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12:00 AM
 | 
Jun 07, 2010
 |  BioCentury  |  Regulation

Nissen's Exceptional Proposal

Steven Nissen proposes safety shortcut for LDL cholesterol drugs; FDA skeptical

Steven Nissen arguably has done more than anyone else to push FDAto increase its demands for premarket cardiovascular safety data for drugs that will be used on a long-term basis to treat common chronic conditions. Now he wants the agency to lower the safety threshold for compounds that use novel mechanisms of action to lower LDL cholesterol, saying they should be given conditional approval based on a CV safety margin that includes the possibility of increased harm.

The agency hasn't reviewed Nissen's proposal, but it is skeptical about accepting uncertainty about CV harm for therapies that treat dyslipidemia.

While FDA gives itself the latitude to approve compounds that could cause CV events when the risk is outweighed by other benefits, the only reason to lower LDL is to achieve better CV outcomes. Thus, it is unlikely the agency would approve, or physicians would prescribe, an LDL-lowering drug that could cause the heart attacks and strokes that a drug is supposed to prevent.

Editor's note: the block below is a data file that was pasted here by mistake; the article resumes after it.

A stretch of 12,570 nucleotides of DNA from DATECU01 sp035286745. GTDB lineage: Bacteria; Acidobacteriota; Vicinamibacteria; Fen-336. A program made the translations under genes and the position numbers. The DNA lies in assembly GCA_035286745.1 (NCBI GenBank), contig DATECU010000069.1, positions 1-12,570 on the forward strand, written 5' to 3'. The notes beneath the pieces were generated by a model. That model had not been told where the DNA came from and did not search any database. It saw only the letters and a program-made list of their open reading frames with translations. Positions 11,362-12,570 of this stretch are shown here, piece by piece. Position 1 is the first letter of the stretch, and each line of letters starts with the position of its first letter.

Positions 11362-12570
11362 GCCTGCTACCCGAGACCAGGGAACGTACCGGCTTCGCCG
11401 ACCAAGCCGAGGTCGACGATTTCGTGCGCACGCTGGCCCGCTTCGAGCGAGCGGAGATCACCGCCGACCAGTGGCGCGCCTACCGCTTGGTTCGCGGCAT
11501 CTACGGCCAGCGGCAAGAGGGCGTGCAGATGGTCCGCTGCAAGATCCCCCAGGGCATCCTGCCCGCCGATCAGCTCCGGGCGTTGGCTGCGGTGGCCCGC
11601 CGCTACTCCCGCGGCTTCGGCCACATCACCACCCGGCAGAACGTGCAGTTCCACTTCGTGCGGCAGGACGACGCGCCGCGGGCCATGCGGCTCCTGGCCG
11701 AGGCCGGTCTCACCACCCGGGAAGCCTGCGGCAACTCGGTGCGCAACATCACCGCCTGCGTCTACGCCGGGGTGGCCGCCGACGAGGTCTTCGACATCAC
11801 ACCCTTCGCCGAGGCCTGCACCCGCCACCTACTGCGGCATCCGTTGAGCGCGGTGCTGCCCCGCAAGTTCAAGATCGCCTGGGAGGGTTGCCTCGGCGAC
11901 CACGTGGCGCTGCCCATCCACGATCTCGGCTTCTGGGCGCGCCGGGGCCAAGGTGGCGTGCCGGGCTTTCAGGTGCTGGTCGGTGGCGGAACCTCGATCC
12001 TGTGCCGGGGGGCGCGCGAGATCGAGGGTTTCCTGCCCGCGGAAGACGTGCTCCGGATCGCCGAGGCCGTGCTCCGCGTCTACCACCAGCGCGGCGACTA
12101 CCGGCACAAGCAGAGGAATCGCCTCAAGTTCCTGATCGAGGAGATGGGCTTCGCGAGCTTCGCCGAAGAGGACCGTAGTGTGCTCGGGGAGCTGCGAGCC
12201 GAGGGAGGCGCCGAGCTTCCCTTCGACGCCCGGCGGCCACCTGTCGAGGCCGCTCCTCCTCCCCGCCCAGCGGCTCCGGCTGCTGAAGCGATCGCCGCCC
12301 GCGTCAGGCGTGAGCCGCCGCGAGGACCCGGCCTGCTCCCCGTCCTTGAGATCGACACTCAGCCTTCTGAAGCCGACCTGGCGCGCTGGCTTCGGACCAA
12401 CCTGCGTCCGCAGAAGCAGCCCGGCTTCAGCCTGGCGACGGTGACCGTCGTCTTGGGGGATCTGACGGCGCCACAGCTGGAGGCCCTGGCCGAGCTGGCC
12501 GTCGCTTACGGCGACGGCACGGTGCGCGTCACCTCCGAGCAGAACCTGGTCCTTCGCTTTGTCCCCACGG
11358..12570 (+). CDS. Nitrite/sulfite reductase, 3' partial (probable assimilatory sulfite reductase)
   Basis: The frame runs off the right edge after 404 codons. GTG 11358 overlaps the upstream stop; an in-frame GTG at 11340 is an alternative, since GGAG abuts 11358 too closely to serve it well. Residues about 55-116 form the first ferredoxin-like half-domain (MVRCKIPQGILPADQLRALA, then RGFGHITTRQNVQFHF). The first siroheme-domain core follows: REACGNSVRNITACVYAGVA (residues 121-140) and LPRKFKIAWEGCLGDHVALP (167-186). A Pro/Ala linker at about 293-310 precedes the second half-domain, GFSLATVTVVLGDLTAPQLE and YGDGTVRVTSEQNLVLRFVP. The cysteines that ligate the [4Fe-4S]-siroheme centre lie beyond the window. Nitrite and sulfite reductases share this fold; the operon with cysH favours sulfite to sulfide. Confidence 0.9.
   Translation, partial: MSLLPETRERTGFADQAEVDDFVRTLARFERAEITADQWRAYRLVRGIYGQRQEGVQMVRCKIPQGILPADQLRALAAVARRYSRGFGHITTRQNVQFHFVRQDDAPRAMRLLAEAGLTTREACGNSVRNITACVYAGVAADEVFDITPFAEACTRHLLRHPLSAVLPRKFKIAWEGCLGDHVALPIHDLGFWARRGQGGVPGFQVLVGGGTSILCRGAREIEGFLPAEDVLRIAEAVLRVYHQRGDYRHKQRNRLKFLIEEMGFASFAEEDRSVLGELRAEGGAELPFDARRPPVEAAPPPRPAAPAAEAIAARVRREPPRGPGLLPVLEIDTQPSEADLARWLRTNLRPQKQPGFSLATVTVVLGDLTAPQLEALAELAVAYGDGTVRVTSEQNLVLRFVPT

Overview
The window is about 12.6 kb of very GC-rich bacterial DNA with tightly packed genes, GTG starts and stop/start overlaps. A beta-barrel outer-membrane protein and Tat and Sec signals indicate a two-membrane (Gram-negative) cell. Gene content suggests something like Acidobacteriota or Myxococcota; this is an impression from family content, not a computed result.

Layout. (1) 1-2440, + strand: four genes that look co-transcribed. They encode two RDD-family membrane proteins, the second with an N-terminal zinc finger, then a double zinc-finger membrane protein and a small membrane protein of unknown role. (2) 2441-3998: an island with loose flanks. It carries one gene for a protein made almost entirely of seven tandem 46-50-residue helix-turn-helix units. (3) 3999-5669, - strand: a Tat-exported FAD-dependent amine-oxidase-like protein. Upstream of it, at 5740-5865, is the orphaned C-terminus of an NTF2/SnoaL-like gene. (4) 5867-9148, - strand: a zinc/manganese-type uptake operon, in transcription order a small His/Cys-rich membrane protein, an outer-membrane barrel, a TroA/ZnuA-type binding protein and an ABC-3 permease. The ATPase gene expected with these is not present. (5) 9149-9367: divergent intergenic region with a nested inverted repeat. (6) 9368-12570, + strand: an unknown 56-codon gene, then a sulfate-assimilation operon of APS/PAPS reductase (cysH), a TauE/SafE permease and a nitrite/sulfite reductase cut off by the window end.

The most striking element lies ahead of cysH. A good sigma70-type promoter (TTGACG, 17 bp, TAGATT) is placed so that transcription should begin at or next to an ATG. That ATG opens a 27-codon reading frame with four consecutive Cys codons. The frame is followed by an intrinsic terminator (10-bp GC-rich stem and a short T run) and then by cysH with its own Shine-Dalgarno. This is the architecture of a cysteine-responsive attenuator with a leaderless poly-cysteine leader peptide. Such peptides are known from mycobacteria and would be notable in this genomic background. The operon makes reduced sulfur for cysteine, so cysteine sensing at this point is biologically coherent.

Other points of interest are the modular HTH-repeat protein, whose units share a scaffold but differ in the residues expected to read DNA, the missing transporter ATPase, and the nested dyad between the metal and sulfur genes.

Nissen, director of cardiovascular medicine at the Cleveland Clinic, was one of the loudest voices calling for withdrawal of COX-2 inhibitors, and he has assailed approval of diabetes drugs like Avandia rosiglitazone from GlaxoSmithKline plc based primarily on blood sugar control.

Now Nissen says he is concerned that the pendulum may have swung too far, driving up the cost and time required to develop LDL-lowering drugs to the point that companies will not pursue alternatives to statins.

"There is some reluctance on the part of FDA to accept biomarker data only for approval of LDL-lowering agents," which has led the agency to require cardiovascular outcomes data prior to approval of agents with new mechanisms of action, Nissen told BioCentury.

"I agree...

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